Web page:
Kathryn Rafter and Francey Beall may be best known around town for their staunch support of the Provincetown Swim for Life & Paddler Flotilla over the years — including they year they were married, 2006, when they raised $13,035 in pledges and donned wetsuits just after they were wed to swim the 1.4-mile course across Provincetown Harbor.¹ But they have another distinction. They are stewards of a fine old three-quarter Cape that the Provincetown Historic Survey dates to 1778. They’re stewards, rather than simply owners, because Rafter and Beall have preserved much of the architectural soul of the house: the little rooms, low ceilings, skewed angles, and odd nooks and crannies. It’s tempting to say that if Capt. John S. Smith (1832-1912) were to return, he’d feel quite at home. (After he adjusted to learning that Rafter and Beall are legally married.)
It is with Captain Smith that we pick up the story of 138 Commercial — formerly denominated 133 Commercial — about a century after it was constructed. Smith, a Provincetown native, gave his occupation as whaling in the 1870 census, but subsequently listed himself as a sailor or seaman. In 1871, he transferred the ownership of this house to his half-brother, Joseph Hudson Smith Jr. (1822-1906). I’m not sure of his occupation, though the 1886 directory lists one Joseph H. Smith of Webster Place as sexton in the Methodist Episcopal church. (It doesn’t say which one of the two Methodist churches, Center or Centenary.) That same directory shows the resident of this house to have been Tamzain Smith Kenney (1827-1891), one of John Smith’s sisters. In 1911, five years after Joseph’s death, Captain Smith and other family members sold the house for $1 to another sibling, Lurana A. (Smith) Emery (1842-1923).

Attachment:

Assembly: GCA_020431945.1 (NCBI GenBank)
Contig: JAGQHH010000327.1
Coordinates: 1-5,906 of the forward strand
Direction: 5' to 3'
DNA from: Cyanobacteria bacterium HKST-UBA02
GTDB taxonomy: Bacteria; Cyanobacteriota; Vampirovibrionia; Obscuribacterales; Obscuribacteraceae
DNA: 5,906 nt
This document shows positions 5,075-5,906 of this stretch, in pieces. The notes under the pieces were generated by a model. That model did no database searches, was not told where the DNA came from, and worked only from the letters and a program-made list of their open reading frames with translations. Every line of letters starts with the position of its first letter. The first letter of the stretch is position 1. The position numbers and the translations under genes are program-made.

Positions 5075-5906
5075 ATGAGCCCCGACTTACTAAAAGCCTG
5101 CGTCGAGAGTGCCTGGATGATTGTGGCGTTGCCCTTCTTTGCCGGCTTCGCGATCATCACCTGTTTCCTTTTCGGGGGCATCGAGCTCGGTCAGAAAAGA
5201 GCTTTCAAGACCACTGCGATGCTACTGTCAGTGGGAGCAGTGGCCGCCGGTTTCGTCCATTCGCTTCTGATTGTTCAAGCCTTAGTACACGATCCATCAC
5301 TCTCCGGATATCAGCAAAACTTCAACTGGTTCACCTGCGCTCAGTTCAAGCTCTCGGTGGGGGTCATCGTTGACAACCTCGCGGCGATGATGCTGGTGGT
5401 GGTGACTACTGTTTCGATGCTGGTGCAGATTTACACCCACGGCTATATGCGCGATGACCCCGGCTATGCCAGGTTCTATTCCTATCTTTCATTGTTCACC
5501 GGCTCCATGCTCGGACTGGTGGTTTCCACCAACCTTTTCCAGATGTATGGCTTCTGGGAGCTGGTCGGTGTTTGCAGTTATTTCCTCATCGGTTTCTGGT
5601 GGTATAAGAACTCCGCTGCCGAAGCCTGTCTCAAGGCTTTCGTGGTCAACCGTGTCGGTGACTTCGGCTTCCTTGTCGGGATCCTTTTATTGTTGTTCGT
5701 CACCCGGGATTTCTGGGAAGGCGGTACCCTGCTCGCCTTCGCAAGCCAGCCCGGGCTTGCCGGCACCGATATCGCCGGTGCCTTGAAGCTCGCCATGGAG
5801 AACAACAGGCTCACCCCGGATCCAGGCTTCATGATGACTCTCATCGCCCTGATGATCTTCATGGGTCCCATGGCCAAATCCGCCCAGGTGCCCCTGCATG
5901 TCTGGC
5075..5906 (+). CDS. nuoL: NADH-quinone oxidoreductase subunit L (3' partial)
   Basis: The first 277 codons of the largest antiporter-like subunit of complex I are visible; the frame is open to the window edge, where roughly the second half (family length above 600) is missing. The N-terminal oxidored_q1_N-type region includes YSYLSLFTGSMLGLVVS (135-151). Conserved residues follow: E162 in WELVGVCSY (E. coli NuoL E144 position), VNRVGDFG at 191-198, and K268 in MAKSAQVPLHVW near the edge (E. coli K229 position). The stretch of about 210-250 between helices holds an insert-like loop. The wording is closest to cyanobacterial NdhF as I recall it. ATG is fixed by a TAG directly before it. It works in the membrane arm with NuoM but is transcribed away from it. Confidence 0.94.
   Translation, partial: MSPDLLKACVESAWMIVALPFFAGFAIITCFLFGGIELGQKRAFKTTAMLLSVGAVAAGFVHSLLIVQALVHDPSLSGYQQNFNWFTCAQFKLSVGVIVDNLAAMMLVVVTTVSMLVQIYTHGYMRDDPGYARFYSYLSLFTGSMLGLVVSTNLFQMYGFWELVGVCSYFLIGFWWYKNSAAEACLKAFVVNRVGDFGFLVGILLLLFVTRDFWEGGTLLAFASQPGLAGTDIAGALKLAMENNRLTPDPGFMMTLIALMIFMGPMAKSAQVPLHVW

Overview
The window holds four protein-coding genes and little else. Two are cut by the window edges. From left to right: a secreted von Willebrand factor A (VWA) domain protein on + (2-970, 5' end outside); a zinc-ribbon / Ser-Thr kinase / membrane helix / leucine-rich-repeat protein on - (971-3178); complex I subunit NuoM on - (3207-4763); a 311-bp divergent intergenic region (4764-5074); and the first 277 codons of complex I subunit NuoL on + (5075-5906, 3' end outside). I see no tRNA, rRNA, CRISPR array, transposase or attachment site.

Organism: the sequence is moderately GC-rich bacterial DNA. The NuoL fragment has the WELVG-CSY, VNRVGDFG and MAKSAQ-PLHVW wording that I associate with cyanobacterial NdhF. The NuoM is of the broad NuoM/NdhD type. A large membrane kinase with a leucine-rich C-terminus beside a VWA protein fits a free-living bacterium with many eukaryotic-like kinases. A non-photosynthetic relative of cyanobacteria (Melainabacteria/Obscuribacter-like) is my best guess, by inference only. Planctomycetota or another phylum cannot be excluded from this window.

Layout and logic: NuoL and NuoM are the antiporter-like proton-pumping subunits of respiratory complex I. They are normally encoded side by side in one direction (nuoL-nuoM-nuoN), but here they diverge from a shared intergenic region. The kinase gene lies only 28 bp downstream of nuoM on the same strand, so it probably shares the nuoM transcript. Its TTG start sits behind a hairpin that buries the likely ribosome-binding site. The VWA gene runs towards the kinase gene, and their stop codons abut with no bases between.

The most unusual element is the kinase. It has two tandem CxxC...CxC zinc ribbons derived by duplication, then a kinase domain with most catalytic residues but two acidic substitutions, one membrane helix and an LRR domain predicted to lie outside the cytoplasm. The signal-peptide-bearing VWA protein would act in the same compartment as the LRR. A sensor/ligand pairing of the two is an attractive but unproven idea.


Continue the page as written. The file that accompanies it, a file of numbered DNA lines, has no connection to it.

After Lurana’s death, the family sold the house to Frank A. Crawley (1893-1971) and Lucy B. Crawley (1889-1978). They were to hold it for the next half century. Lovers of town history should avoid any confusion here. Frank A. Crawley is not Frank V. Crawley, the colorful, itinerant fishmonger better known as “Scarry Jack.”
On the 1944 U.S. Coast & Geodetic Survey chart of Provincetown Harbor, I’ve overlaid the rough location of the ice house used by the Crawley Ice Company. The lobe of Shank Painter Pond on which it was located was known as Crawley’s Pond.
Our Frank Crawley served in the Coast Guard as a surfman during World War I. Then he opened the Crawley Ice Company. Its headquarters were here at No. 138, but the heart of the operation was at Crawley’s Pond, a large lobe in the chain of ever-shifting water bodies, bogs, and marshes composing the much larger Shank Painter Pond system.
It seems incredible now, but the ice industry — absolutely indispensable in a town whose livelihood and existence depended on selling fresh fish — was more akin to farming than to manufacturing. In the depth of winter, crews would descend on the solidly frozen ponds around town and arduously carve large blocks of ice. These were stored in ice houses, embedded in salt hay, whose insulating properties helped keep the blocks frozen through the summer. Ice was provided in enormous quantities to the fishing fleet, but there were also retail customers who needed smaller blocks to replenish their ice boxes, in which cold air circulated around the ice to preserve the perishable foods within.